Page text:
I contacted Ami-asaaf. Not being in Israel, I do not know what they individually thought but the return email was is a great idea. Summer came and the school year started and the two schools were still trying to get all of the connections made. Emails are being exchanged and the excitement is building. Before I left for my Big trip, I picked up at Eugene Field School letters and artwork from the students to take to Dimona. The box took up a large portion of my suitcase. I was thrilled.

Upon arrival in Dimona, my very first stop was Ami-asaaf School. The teachers, staff and children are so wonderful. I again met Kochava Asraf, the principal and then Rachel Rachamim, English teacher and our liaison. You would have thought that I was a dignitary. I was greeted by a choir who serenaded me. I recorded a portion of their singing and have uploaded it to You Tube. I was next escorted to the English classroom where a saxophone ensemble played for me. I have also uploaded a portion of their performance to You Tube. Following this, I presented the children with my package from Eugene Field School. I wish I could describe the excitement. Like I said, kids are kids everywhere. To add to their excitement, I showed them pictures of all of the snow we have in Sioux Falls. They loved it.

Before we were done, Rachel presented me with letters and art to bring back to Sioux Falls. I brought home as much, if not more, than I had taken. I did not know if I would be able to fit it in my suitcase, but I did not care. I was and am just so happy that this relationship is working and both schools are committed to making it grow.

When I returned home, I quickly made contact with Ann Henkhaus at Eugene Field School. I delivered her the package with all of the letters and art. She distributed this to the kids in the school. In visiting, she asked me to come to school and meet with the children to discuss my trip.

As I hope you can see, I am so very excited about all of the connections between Dimona and the Network. For me this local connection is the greatest but all of the ties are wonderful.

Friday, March 5, 2010

Dimona and the Network: A Perfect Match

I just returned from a wonderful trip that took me to Vienna, Austria and several places in Israel. The main purpose of my trip in Israel was to go to Dimona, a small city of about 40,000 in the middle of the Negev Desert. I came as a representative, officially the American Steering Chair of the Jewish Federations of North America (JFNA), to meet my Israeli counterpart, Professor Haim Kalman, see projects in which we are invested, and hear proposals for possible new projects.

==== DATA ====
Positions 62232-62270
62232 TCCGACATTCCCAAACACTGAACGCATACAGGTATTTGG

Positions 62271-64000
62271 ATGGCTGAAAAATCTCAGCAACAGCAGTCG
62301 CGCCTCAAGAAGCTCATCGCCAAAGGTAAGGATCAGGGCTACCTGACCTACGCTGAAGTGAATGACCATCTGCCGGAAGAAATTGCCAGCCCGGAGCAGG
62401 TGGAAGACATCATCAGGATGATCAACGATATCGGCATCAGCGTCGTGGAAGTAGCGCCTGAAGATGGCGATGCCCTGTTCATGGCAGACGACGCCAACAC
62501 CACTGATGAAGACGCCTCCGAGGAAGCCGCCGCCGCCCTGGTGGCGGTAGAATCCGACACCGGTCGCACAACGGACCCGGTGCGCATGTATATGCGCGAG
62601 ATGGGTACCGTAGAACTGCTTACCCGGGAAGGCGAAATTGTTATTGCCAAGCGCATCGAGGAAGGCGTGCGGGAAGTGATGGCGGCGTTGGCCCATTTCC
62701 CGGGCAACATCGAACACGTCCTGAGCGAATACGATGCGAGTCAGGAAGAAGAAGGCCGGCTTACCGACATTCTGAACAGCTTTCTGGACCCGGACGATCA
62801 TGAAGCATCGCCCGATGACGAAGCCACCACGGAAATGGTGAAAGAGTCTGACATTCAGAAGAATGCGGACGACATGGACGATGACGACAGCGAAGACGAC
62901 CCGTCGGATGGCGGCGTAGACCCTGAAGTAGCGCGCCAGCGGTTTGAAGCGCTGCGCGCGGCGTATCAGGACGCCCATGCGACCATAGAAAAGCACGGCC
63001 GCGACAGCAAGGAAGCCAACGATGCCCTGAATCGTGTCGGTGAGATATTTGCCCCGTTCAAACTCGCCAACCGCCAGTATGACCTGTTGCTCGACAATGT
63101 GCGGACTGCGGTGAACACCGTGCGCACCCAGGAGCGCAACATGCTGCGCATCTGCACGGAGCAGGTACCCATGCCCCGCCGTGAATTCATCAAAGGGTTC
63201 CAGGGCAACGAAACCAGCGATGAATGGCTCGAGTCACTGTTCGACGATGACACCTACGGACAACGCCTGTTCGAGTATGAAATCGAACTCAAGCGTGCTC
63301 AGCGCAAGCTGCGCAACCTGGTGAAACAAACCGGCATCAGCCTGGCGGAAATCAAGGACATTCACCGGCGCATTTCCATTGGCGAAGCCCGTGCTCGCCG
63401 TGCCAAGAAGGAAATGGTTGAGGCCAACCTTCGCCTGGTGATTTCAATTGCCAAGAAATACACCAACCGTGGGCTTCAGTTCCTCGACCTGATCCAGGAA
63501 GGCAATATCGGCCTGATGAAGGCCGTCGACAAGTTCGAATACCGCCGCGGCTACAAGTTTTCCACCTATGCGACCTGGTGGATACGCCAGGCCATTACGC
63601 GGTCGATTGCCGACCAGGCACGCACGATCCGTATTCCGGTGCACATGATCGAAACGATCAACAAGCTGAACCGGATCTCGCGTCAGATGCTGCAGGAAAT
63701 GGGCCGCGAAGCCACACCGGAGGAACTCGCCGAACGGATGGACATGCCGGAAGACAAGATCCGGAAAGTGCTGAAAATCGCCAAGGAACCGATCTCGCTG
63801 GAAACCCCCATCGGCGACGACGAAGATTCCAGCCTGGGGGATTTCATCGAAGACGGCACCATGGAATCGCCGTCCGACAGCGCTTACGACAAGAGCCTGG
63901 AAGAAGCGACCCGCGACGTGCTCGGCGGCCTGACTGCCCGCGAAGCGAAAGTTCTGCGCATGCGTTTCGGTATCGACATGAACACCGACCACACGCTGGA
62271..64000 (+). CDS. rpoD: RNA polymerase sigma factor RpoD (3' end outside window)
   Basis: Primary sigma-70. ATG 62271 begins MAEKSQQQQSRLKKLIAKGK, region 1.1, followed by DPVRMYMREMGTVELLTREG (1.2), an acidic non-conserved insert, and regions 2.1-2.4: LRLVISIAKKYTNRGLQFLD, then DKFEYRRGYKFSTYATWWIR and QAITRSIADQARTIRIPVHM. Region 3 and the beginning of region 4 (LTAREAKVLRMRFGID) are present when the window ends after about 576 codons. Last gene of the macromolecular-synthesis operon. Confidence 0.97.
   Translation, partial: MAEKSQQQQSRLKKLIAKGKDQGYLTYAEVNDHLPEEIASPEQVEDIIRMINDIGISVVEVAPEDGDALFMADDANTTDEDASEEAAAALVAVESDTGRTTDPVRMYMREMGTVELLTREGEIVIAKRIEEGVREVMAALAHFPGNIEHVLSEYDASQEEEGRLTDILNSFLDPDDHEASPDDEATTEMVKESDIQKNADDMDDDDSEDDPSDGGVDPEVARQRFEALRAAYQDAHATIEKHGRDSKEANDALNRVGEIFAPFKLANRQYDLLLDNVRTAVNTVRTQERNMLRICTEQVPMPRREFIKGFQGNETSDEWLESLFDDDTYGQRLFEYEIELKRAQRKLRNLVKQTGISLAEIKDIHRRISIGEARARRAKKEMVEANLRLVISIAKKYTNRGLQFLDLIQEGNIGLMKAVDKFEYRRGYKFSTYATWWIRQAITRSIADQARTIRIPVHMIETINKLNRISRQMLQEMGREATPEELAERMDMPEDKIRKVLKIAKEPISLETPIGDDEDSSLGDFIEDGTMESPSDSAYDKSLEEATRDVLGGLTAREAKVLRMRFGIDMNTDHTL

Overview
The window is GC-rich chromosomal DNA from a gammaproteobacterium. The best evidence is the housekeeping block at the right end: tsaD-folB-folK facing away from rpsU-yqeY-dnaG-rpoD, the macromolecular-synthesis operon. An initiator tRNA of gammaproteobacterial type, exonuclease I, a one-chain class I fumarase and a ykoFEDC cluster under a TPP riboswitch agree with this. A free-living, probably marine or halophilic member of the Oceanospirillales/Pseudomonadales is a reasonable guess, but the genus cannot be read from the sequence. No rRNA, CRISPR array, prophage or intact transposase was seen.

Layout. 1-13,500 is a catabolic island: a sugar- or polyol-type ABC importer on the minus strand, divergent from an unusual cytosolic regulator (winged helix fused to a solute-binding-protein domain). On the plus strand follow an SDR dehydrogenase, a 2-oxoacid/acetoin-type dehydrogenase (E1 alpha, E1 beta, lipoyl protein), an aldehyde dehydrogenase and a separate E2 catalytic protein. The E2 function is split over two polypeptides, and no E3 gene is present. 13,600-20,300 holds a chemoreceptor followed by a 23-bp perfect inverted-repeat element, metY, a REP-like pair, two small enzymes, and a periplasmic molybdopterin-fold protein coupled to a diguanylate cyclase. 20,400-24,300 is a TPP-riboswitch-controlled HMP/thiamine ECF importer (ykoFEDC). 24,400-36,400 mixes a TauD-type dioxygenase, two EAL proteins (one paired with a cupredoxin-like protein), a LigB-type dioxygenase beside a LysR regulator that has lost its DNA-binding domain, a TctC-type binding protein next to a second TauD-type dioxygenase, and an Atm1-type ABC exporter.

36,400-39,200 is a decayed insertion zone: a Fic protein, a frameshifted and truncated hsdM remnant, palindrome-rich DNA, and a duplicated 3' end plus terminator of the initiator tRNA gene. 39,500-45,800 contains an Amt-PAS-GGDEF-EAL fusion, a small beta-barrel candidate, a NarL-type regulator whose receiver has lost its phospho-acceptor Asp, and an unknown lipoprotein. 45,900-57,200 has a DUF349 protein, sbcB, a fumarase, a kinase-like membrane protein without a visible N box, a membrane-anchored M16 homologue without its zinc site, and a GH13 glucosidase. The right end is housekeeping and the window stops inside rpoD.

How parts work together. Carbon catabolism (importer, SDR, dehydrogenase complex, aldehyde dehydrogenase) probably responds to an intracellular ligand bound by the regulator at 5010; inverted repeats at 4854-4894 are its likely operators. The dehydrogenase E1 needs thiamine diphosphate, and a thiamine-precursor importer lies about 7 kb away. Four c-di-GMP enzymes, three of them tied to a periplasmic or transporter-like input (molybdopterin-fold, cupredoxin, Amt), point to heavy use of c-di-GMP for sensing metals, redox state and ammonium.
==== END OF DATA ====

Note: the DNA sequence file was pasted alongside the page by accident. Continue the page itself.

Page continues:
Now that I have explained why I was in Dimona, I want to discuss this partnership and what makes it perfect. The Network is a confederation (my description) of approximately 350 small Jewish communities around North America with only lay leadership. We raise funds for distressed Jews in Israel and the Diaspora. Our contributions originally went to the United Jewish Appeal, then toits successor the United Jewish Communities and today to the Jewish Federations of North America. Not quite 20 years ago, a separate division was created, the Network. As I view it and I am sure if someone from JFNA reads this they will disagree, the Network is kind of the Ugly Duckling of the organization. As one would expect, JFNA, is run by the large federations. Many times I have met Jews from large Jewish communities and when I tell them I am from South Dakota they ask are there really Jews there? In the Network, we raise significant dollars but not by a New York, Los Angeles or other large Jewish community standard. Understandably, they cannot overlook our contributions, but likewise, being so small and spread out, what services can JFNA provide?

Dimona is a town established in the 1950s. As with other communities in the Negev, this town was the fulfillment of Israel’s first Prime Minister, David Ben-Gurion’s dream to populate the Negev. Israel, following her independence in 1948, absorbed hundreds of thousands of displaced Jews from Europe and the Arab world. While Ben-Gurion’s dream was great, the reality was that the government did not have the resources to fully take care of these immigrants. Over the last 12 years, I have been to Dimona 4 times and usually I get asked by Israelis why would I want to go there? Like the Network, Dimona is an Ugly Duckling of Israel.

In 1996, our parent organization and the Jewish Agency for Israel established partnerships between various Jewish communities outside of Israel with communities inside Israel. Dimona and the Network, the two Ugly Ducklings got each other. One could easily say that each got dumped on by its national organization. I disagree, we are a perfect match. We understand what a fight we have just to be recognized. Our adversity creates opportunities to find ways to work together for the betterment of both. While many of the larger North American communities may see their partnerships as just a philanthropic endeavor, ours can be a true partnership. The Network can help fund programs for the less fortunate in Dimona and Dimona can be the Network’s strong bond with Israel. As always, the devil is in the details. Together, we can face our challenges and our needs. Together, we can meet adversity and overcome it. Together, we can win for everyone. These two Ugly Ducklings were made for each other – a perfect match. And like the Ugly Duckling in the children’s story, we will grow into beautiful Swans.